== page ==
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Aussie Diplomat says information is key to combat virus

“Information is key” in responding to the coronavirus pandemic.

That's the opinion of Australia's High Commissioner, Sara Moriarty, who says “the deeper the information, the more we can share, the more trust we build.”

Speaking at the opening of the COVID-19 Pacific Media Assistance Scheme (PACMAS) Awareness Workshop on Wednesday, Ms. Moriarty was quoting Australia’s Deputy Chief Medical Officer Dr. Nick Coatsworth when he spoke in a press conference about COVID-19 only days ago.

“Ensuring that members of the public have timely, accurate and credible information enables them to understand the risks of COVID-19, and to respond in a way that will keep themselves, their families and their communities safe, for example, by social distancing or maintaining good hygiene practices,” the High Commissioner said.

Ms. Moriarty spoke about the impact of the coronavirus around the world. 

"In Australia, as across the world, including here in Samoa, COVID-19 has changed our way of life. Households, businesses, communities and industry sectors have all been severely affected by this pandemic crisi,” she said.

 “At times of such crisis, the relationships between the Government, the media and the public become increasingly important – each relying on the other to gain an understanding of what is going on, influencing perceptions of the situation and in shaping responses.”

Ms. Moriarty said she knows many “are rightly concerned about the current situation in Victoria.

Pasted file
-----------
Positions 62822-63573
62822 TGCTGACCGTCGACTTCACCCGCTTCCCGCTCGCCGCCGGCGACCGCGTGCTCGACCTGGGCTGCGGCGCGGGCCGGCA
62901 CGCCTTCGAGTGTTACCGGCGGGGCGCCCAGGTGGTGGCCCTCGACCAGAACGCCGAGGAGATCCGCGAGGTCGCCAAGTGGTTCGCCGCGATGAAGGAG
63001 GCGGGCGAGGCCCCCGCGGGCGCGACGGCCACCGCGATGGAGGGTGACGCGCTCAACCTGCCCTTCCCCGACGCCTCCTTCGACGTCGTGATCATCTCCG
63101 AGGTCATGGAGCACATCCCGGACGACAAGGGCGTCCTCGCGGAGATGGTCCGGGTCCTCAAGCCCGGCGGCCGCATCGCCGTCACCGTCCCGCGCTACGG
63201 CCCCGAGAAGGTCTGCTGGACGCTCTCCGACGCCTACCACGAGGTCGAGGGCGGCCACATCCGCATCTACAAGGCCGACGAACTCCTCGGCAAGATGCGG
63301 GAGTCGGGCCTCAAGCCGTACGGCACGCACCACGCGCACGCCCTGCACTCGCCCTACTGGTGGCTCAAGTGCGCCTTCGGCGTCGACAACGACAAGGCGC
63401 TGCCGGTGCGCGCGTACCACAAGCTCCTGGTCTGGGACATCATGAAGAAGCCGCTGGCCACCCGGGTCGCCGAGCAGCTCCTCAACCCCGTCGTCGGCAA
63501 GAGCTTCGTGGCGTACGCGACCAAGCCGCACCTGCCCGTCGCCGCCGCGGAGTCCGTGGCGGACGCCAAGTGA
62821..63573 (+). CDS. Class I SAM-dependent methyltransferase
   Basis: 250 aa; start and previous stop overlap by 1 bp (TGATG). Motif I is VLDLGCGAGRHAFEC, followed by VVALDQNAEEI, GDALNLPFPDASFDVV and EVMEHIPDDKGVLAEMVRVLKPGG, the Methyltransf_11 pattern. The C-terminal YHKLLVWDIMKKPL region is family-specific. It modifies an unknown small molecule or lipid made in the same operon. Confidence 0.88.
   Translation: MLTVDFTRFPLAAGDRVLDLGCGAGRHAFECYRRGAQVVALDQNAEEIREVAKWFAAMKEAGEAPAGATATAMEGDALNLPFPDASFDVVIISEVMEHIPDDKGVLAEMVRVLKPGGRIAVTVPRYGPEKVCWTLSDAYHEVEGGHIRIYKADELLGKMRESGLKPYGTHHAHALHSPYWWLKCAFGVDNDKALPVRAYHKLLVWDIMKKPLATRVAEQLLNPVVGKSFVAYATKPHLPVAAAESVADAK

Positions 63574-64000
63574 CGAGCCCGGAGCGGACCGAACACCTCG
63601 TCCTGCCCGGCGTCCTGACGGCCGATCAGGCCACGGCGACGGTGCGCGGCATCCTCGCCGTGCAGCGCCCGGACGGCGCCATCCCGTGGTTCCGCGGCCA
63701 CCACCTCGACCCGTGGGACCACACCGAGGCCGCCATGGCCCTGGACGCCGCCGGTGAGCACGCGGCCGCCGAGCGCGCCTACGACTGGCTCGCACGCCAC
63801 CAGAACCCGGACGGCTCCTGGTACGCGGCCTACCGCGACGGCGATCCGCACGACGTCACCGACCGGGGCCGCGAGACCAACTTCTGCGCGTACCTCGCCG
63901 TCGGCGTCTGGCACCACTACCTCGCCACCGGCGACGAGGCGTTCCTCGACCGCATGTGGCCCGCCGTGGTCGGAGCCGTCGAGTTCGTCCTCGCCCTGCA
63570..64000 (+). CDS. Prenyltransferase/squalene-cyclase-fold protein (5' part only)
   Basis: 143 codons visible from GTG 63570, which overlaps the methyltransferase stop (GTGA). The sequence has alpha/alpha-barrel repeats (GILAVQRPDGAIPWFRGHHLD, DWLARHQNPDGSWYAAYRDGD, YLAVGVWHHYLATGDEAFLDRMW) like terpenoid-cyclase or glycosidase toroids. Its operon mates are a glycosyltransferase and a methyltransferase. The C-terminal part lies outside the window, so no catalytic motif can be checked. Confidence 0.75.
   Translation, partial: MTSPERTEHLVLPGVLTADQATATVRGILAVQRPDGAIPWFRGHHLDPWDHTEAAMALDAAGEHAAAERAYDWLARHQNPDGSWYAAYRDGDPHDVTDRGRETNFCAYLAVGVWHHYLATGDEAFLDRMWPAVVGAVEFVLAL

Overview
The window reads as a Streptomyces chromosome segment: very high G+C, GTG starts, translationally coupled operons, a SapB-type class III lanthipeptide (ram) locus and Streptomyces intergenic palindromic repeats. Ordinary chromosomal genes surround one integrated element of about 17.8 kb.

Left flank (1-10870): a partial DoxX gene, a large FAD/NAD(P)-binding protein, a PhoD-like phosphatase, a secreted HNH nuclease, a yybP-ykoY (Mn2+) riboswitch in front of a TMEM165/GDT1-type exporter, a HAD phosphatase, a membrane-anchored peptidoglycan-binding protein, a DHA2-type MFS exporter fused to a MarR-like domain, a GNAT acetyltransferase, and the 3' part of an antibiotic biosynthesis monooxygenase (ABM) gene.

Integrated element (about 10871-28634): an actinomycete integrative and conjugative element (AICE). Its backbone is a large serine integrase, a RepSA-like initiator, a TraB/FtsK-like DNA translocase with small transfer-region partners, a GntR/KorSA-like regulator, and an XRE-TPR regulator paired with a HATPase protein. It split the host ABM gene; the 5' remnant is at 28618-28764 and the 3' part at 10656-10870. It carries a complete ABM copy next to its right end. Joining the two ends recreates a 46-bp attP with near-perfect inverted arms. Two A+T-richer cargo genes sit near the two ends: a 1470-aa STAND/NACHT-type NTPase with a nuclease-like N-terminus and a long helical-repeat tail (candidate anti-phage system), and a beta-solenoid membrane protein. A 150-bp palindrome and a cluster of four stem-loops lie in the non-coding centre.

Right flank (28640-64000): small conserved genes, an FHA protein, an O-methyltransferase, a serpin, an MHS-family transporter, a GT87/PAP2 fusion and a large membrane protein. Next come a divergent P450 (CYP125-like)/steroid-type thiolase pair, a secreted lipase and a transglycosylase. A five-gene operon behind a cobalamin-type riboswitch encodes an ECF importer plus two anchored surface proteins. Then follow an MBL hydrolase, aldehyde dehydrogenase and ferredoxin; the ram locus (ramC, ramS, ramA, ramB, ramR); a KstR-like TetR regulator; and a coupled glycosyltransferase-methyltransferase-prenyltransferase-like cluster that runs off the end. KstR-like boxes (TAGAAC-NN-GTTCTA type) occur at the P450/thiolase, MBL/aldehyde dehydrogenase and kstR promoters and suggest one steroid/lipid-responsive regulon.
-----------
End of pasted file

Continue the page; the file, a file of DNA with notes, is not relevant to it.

"I think we can fairly say that our Government’s national response to COVID-19 has been targeted, transparent and focused, with strong cooperation between government and institutions at all levels.”

The Government has kept Australians informed, and consulted publicly on the design and implementation of response measures, she added.

“Australians have supported this approach, the vast majority of the time complying with restrictions. This has kept our country safe. Similarly, information about the activities and arrangements the Government is making in response to COVID-19 can build public confidence in the capacity of health services to manage the response,” said Ms. Moriarty.

“Conversely, the absence of information from credible sources, such as Government, creates space for other actors to spread misinformation. Governments and media need to act together to combat misinformation. 

"This is the context for why the Australian Government partnered with PACMAS to produce the ‘Pacific Infodemic Tracker’. This tracker highlights positive and negative trends on social media and information gaps, to help Pacific media and communicators to develop stories on COVID-19 that will engage audiences.”

Independent and robust media institutions, she said, play a vital role in keeping the community informed during the COVID-19 pandemic.

“Media institutions also have a responsibility. As Australian journalist Stan Grant wrote in a piece in The Conversation, their responsibility is to ‘inform not inflame.’ Journalists are often trained to rely on drama, to highlight conflict. Grant says we need ‘less crisis and more context […] the public needs no reminding this is serious’,” said Moriarty.

“Like anything in a crisis, disseminating information is not easy and there are many challenges. For instance, it is challenging to balance the early release of public messages with accuracy of information in a situation of uncertainty that is rapidly changing, or to balance the release of information with the privacy of those involved.”

Despite the challenges, Governments and the media must continue to work together, she said.

“Transparency, cooperation and mutual trust have been essential to our pandemic response, and will remain so for our recovery,” she said.

Nine media organizations are participating in the workshop being held at the Tanoa Tusitala Hotel in Sogi.

 


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